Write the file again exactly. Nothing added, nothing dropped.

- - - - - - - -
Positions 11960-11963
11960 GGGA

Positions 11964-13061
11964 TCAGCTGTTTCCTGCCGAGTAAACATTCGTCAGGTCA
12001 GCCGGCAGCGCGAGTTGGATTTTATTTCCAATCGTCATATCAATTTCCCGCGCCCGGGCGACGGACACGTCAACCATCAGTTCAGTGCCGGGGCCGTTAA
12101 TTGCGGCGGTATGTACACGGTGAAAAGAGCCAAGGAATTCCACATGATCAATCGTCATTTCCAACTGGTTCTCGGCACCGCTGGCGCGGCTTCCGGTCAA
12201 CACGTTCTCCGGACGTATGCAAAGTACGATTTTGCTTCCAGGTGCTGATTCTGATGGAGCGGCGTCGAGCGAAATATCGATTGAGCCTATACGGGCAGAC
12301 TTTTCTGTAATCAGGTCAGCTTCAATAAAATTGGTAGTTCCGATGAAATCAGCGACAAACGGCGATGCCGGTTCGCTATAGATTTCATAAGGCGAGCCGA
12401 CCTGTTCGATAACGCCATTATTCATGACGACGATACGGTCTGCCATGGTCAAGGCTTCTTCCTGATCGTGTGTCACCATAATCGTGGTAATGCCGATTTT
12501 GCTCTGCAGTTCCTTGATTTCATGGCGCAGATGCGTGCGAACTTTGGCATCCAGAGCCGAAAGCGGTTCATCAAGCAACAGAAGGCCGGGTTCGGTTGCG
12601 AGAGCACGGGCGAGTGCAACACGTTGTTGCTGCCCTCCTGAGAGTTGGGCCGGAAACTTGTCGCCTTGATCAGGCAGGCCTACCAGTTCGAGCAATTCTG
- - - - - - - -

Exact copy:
Positions 11960-11963
11960 GGGA

Positions 11964-13061
11964 TCAGCTGTTTCCTGCCGAGTAAACATTCGTCAGGTCA
12001 GCCGGCAGCGCGAGTTGGATTTTATTTCCAATCGTCATATCAATTTCCCGCGCCCGGGCGACGGACACGTCAACCATCAGTTCAGTGCCGGGGCCGTTAA
12101 TTGCGGCGGTATGTACACGGTGAAAAGAGCCAAGGAATTCCACATGATCAATCGTCATTTCCAACTGGTTCTCGGCACCGCTGGCGCGGCTTCCGGTCAA
12201 CACGTTCTCCGGACGTATGCAAAGTACGATTTTGCTTCCAGGTGCTGATTCTGATGGAGCGGCGTCGAGCGAAATATCGATTGAGCCTATACGGGCAGAC
12301 TTTTCTGTAATCAGGTCAGCTTCAATAAAATTGGTAGTTCCGATGAAATCAGCGACAAACGGCGATGCCGGTTCGCTATAGATTTCATAAGGCGAGCCGA
12401 CCTGTTCGATAACGCCATTATTCATGACGACGATACGGTCTGCCATGGTCAAGGCTTCTTCCTGATCGTGTGTCACCATAATCGTGGTAATGCCGATTTT
12501 GCTCTGCAGTTCCTTGATTTCATGGCGCAGATGCGTGCGAACTTTGGCATCCAGAGCCGAAAGCGGTTCATCAAGCAACAGAAGGCCGGGTTCGGTTGCG
12601 AGAGCACGGGCGAGTGCAACACGTTGTTGCTGCCCTCCTGAGAGTTGGGCCGGAAACTTGTCGCCTTGATCAGGCAGGCCTACCAGTTCGAGCAATTCTG